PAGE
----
Richard Murphy – How big is the crisis we face?

Even confronted with a depressing topic like the coming recession Richard Murphy offers us hope and a solution. A fitting article for Sunday.

Richard Murphy is Professor of Practice in International Political Economy, City University of London. He campaigns on issues of tax avoidance and tax evasion, as well as blogging at Tax Research UK

Cross-posted from Tax Research UK

Image result for wikimedia commons great depression

I took part in a discussion of macroeconomic policy this week.

One participant dismissed discussion based on the scale of our current crisis that suggested it was similar to that Keynes faced in the 1930s, saying there is no comparison. His point was that the 1930s were much worse than now.

I begged to differ. I said that was completely wrong. And I stand by that. The 1930s might have been grim, but we now face an existential crisis of the sort most could not have imagined, and I am sure Keynes did not, in the 1930s.

In pure economic terms we face what will be described by conventional economics as a recession. Most economies are already heading in that direction.

At the same time we have a private debt crisis. I stress, few countries face public debt crises as yet. Many face private ones. And in a world literally dominated by private banking interests, that is a problem of epic proportions.

In purely conventional terms we do then see a risk of massive spillovers from this. Already battered working populations face the risk of greater insecurity few have the resources to bear. The capacity for grief is enormous.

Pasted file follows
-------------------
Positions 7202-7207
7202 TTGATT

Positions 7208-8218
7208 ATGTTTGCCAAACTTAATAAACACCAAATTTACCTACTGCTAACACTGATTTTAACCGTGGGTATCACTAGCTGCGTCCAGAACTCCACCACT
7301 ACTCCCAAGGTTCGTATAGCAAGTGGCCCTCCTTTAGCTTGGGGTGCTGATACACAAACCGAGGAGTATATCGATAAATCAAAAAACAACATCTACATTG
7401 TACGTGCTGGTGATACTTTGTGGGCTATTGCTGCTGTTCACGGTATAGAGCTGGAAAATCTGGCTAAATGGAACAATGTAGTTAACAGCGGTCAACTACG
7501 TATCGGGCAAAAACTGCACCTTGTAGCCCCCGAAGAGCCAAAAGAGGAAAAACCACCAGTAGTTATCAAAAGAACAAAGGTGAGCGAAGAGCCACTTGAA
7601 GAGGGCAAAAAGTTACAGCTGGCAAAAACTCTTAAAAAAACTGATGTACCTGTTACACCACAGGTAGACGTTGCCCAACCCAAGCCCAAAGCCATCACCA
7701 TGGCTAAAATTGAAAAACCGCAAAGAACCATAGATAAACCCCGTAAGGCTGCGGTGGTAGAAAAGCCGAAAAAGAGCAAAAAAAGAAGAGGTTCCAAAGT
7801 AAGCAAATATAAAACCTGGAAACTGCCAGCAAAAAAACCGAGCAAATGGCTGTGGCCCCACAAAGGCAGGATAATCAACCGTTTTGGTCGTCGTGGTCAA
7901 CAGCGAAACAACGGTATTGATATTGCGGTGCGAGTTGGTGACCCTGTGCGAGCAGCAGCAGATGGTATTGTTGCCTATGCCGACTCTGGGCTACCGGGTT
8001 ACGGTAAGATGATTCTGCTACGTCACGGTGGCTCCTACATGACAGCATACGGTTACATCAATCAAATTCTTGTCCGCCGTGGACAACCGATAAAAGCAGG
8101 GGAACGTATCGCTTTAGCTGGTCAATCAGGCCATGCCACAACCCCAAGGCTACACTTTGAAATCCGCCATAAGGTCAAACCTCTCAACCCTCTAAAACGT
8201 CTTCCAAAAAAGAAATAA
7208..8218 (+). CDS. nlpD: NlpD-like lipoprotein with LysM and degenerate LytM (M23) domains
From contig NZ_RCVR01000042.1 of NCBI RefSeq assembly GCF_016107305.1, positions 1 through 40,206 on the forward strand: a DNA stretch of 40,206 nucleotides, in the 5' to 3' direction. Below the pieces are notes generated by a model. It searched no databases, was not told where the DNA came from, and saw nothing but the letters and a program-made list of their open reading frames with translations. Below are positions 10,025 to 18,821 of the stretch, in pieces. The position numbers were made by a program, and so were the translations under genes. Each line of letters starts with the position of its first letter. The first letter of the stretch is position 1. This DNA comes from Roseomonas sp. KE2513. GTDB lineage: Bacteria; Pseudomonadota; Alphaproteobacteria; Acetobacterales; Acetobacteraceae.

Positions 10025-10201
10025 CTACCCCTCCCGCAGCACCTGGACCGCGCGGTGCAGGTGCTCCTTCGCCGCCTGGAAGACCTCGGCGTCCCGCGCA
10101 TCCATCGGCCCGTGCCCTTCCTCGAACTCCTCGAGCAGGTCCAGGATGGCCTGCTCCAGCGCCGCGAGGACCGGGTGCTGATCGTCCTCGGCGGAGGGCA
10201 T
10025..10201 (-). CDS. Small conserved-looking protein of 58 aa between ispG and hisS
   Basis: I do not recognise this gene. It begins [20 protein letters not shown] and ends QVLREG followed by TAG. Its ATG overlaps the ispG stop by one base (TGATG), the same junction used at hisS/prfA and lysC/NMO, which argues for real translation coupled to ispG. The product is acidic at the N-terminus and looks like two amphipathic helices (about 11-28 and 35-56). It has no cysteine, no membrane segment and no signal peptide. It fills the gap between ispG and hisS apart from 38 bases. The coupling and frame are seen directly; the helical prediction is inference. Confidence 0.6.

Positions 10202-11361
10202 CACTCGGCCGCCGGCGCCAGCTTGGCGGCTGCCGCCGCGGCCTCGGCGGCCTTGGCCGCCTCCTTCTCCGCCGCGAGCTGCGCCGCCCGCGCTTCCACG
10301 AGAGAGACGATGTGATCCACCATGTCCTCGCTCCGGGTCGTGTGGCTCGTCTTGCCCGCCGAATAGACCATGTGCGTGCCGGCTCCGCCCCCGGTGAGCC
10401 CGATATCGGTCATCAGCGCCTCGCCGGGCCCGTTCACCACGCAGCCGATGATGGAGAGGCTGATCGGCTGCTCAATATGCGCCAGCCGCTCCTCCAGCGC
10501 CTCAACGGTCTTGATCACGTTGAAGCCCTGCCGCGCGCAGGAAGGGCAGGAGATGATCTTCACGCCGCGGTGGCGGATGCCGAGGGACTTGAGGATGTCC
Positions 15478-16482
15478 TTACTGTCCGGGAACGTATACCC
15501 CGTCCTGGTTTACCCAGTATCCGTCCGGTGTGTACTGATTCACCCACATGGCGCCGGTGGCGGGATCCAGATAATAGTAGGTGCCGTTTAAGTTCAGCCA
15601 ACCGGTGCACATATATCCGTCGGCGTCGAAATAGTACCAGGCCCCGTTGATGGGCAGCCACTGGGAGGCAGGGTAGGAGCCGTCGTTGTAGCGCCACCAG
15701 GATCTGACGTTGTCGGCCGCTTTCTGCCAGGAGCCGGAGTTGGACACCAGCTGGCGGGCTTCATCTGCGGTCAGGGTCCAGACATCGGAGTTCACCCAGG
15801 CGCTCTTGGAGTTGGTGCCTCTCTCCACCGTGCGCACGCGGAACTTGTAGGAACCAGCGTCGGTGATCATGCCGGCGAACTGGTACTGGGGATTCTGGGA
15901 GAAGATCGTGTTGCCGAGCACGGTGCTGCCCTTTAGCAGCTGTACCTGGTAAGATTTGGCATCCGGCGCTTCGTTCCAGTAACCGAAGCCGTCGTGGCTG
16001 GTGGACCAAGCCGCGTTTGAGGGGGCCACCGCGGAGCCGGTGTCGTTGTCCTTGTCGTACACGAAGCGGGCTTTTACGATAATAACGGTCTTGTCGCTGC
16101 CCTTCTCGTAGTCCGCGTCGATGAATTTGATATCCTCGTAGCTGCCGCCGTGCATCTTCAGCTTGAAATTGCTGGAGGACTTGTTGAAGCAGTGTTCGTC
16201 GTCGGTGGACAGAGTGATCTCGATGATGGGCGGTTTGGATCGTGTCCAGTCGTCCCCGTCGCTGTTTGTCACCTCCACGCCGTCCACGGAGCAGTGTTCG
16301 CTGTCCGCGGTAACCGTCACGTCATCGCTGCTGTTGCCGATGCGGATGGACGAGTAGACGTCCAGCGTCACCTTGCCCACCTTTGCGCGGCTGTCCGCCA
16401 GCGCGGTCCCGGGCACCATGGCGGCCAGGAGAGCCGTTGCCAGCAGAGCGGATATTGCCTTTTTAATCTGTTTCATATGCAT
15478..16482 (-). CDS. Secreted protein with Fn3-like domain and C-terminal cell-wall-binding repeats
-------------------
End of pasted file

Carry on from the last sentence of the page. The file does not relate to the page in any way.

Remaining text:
And at the same time we face two other crises. One is econo-political. Our model for economic organisation, in the form of neoliberalism, is redundant. Its assumptions of growth without limit, fuelled by advertising created demand and funded by unlimited private debt that ensured most of the net benefit accrued to a few in society, no longer work. If we had a replacement to hand it would be useful. I will not pretend there is agreement on one. And that is dangerous.

Simultaneiusly we know we have just a few years to change behaviour or the planet burns. The risk is much greater than that of the 1930s, and I am not in any way understating that. This time everything is at stake.

To pretend that this is not as serious as the issue Keynes faced is a mistake, because it is simply bigger than that. And that is evidence enough to make my case.

And yet, although a sufficient new theory of the type Keynes proposed may be absent in its entirery I am not without hope.

First, there is real awareness of the need for actual change. Maybe appeasement will not win this time.

Second, behaviour suggests people are ready for change. The fact that people will not upgrade phones and cars for the sake of it any more is a sign of hope. Maybe the drivel of marketing has been rumbled.

Third, there is awareness that what people really need – housing, a safety net, healthcare, education, pensions, a basic income – can only be supplied communally. The freedom from fear cannot be won individually. It is a collective responsibility.

Fourth, there is discussion of the Green New Deal, tax justice, modern monetary theory and more. Are they a grand unifying theory? I am not claiming that. Are they a grand plan? I think so.

We face an enormous crisis. Our job is to rise to the challenge.

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